Problem: For some patients, neither hospital based, satellite unit or

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P3
THE DEVELOPMENT OF A SELF CARE HAEMODIALYSIS UNIT; CREATING OPPORTUNITIES FOR
TRULY PATIENT- CENTRED CARE
Higginbotham, M, Laboi, P
York Teaching Hospital NHS Foundation Trust, Wigginton Road, York
Problem: For some patients, neither hospital based, satellite unit or home haemodialysis treatment options are able to
fulfill individual needs with regards to lifestyle and home circumstances. Hospital or satellite unit regimes can rarely offer
any real degree of flexibility in terms of timing of dialysis slots, or for personalized dialysis regimes such as short daily
dialysis. True patient centered care requires creative and flexible approaches to enable long term dialysis patients to
achieve the lifestyle and choice of treatment they require for both physical and psychological wellbeing.
Purpose: To create alternative options to the ‘standard’ choices of hospital, satellite unit or home dialysis for those
patients who are able to self dialyse in a local setting, without the constraints of a fixed regime, but are unable or prefer
not to undertake haemodialysis within the home
Design: The development of a shared care approach in our dialysis units has empowered more people to contemplate
independent haemodialysis. We identified a small number of patients who wished to become totally independent with
their dialysis but for various reasons were unable to pursue home haemodialysis. These patients required flexibility of
treatment to fit in with personal circumstances, including a single parent with two young children and a blind young man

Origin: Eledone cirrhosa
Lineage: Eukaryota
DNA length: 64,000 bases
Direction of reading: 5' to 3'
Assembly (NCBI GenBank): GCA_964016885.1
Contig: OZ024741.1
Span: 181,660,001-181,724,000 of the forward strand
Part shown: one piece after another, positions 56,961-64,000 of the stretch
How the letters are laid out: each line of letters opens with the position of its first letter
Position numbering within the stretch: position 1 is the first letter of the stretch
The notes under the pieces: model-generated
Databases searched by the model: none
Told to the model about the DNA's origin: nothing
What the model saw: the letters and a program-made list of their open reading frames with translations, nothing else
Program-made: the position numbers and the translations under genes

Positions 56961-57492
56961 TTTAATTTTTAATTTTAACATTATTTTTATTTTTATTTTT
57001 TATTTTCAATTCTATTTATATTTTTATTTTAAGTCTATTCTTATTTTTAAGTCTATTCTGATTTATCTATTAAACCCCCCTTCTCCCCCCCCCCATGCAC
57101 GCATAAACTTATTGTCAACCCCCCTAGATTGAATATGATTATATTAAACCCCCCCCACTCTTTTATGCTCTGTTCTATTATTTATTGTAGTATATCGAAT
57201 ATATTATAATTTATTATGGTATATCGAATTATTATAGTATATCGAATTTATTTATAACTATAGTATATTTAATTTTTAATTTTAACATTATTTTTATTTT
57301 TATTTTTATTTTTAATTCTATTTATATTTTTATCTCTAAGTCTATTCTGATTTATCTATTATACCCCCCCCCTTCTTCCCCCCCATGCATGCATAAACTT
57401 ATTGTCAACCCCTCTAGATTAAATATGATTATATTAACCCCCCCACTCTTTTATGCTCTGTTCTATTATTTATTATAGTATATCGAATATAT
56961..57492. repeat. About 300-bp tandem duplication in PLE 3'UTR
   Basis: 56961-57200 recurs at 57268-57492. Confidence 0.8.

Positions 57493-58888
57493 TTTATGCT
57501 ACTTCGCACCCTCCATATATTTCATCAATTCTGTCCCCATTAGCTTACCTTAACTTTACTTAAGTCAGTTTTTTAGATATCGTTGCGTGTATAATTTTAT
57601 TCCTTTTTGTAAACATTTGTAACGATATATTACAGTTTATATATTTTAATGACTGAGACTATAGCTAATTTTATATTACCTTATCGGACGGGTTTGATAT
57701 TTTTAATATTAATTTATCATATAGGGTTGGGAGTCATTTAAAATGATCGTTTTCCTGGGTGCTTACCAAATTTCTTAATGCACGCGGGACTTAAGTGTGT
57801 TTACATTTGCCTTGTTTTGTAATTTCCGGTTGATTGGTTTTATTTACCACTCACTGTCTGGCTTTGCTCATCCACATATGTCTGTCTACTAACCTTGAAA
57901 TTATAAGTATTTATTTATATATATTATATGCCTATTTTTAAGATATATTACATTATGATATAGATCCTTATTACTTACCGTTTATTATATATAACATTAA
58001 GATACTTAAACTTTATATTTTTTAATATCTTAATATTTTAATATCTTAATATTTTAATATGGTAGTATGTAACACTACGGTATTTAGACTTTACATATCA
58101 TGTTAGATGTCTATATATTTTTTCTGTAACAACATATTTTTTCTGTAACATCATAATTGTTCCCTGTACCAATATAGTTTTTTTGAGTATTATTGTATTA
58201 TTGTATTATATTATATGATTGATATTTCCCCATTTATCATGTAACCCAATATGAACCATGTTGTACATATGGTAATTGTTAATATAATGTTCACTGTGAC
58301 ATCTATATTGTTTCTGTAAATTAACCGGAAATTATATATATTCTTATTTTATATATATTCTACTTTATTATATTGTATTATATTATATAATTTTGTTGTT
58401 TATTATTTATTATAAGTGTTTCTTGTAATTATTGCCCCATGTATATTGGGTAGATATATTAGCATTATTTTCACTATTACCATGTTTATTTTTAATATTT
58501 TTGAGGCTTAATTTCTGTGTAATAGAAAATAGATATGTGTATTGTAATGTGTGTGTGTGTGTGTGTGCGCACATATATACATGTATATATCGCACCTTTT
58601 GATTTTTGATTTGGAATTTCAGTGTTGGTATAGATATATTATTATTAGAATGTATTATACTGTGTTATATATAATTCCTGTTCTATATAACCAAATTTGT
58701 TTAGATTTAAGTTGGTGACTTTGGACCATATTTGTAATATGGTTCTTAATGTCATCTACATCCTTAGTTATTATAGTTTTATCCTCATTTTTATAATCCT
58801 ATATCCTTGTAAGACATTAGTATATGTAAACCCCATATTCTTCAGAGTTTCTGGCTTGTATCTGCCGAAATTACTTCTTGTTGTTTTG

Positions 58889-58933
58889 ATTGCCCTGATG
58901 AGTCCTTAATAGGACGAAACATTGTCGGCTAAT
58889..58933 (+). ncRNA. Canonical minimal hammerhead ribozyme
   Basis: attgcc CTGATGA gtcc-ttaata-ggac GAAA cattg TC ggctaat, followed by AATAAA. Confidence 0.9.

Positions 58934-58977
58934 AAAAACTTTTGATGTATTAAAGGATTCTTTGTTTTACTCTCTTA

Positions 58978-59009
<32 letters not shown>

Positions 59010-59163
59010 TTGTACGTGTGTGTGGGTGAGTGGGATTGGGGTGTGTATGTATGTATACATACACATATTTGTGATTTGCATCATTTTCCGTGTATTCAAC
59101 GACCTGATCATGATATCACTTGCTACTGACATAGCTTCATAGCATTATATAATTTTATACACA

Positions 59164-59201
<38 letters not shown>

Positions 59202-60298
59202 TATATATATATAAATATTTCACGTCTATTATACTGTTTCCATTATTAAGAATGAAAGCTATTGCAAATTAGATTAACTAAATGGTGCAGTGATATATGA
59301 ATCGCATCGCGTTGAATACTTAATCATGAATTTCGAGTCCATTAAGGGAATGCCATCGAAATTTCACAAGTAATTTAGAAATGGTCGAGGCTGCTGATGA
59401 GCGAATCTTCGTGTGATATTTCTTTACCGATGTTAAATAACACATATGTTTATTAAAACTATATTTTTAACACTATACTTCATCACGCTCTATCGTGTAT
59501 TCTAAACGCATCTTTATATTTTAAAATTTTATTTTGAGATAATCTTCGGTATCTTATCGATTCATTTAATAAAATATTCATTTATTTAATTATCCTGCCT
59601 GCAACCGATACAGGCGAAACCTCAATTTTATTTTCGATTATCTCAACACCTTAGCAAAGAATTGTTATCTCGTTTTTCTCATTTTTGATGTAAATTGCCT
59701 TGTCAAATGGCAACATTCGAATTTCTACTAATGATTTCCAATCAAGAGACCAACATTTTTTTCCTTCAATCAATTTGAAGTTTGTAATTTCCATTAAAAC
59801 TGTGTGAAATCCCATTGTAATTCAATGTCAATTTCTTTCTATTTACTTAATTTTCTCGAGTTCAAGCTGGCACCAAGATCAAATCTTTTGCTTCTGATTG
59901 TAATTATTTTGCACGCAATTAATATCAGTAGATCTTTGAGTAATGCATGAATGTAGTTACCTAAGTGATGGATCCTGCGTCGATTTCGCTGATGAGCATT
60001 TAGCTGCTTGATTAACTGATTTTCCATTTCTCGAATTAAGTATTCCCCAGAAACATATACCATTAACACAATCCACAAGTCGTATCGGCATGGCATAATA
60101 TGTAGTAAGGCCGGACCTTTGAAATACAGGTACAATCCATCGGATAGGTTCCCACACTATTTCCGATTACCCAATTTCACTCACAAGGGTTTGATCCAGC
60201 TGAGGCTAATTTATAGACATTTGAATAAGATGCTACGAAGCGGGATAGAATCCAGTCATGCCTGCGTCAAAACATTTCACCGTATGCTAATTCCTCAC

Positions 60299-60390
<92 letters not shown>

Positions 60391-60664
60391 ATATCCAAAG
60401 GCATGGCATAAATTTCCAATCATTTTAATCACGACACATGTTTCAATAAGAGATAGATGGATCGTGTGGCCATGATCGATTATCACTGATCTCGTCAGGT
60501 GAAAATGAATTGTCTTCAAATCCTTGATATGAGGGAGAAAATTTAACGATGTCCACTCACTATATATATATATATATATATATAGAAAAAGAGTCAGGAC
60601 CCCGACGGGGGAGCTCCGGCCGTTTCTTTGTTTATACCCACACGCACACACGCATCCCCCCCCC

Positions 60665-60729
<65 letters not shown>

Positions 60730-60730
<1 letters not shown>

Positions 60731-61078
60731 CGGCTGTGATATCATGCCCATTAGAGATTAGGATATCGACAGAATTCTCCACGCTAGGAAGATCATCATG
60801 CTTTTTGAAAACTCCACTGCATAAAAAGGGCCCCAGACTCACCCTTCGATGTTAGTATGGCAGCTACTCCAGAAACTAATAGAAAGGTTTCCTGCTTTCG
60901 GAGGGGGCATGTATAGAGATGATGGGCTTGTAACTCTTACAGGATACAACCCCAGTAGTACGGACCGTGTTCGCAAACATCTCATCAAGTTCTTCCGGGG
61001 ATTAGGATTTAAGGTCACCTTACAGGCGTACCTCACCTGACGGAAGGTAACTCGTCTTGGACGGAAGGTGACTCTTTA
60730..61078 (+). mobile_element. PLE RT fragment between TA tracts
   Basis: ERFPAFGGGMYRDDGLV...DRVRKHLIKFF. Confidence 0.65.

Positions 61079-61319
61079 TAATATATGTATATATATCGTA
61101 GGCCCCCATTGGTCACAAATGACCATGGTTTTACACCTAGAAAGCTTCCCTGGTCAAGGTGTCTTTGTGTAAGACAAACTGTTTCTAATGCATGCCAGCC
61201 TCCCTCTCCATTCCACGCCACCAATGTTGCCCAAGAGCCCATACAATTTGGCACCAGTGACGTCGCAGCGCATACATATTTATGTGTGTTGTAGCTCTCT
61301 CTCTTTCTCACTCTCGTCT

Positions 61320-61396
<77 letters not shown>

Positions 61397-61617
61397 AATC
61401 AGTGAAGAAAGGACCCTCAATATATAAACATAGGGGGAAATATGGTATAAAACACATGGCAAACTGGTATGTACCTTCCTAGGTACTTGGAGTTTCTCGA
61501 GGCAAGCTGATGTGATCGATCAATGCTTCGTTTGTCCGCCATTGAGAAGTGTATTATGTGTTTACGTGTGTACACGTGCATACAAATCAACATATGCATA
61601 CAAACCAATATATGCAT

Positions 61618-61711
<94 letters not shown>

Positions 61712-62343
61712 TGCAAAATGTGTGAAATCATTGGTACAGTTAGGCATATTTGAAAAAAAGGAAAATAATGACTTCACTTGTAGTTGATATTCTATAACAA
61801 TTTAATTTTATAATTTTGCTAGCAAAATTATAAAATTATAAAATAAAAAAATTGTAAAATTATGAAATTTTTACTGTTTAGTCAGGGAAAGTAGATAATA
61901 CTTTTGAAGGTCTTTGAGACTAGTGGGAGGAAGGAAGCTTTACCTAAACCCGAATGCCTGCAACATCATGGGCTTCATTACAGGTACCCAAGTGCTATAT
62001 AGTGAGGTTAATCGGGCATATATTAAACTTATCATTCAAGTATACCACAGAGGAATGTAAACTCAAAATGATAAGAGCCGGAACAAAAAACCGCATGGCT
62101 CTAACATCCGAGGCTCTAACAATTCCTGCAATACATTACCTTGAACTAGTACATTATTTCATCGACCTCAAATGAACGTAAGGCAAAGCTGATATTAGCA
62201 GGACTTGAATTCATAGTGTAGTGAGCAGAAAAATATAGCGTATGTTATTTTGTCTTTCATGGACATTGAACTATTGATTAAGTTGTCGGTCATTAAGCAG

who wished to undertake home dialysis but was waiting for a new home to be built. They both travelled a 35 mile round
trip to the main unit four times a week and were participating in shared dialysis care. Exploring the possibility of a unique,
totally self care environment led to identification of a small space within a community hospital 17 miles from the main
dialysis unit. Capital was raised through local charitable funds to enable the purchase of two haemodialysis machines, and
for video phone links with the main unit. WIFI was installed for patients and funding was also identified for cleaning and
portering services. Training was completed with the support of the Home Haemodialysis Sister and Renal Technicians and
the patients transferred to the self care unit once fully trained. Dialysis consumables were delivered from the Home
Dialysis Company to the patient’s homes and they transported what they needed for each treatment to the self care unit. A
patient contract was developed, requiring the patients to confirm in writing that they would adhere to the agreed treatment
plans, security and fire requirements and to keeping the area in good order.
Findings: The first two patients both dialysed successfully within the self care unit. They were supported by the Home
Sister as if they were dialysing at home. The video link to the main unit proved invaluable to manage queries or concerns.
Patient feedback was extremely positive, particularly from the young single mother who said being able to dialyse locally
at her convenience transformed the life of not only herself, but of her young children and wider family.
Conclusion: Providing truly patient centred services requires innovation, flexibility and an open mind. Our
‘experimental’ experience of developing this unique dialysis environment has led to the opening of a further self care unit
in another part of our region, with further plans for more self care units in the future. We have been fortunate to have the
support and encouragement of our wider multi-disciplinary team, Trust Chief Executive, as well as local charitable
organisations.
Relevance: Our experience has shown that with some creativity and persistence it is possible to provide truly patient
centered care within a demanding healthcare environment
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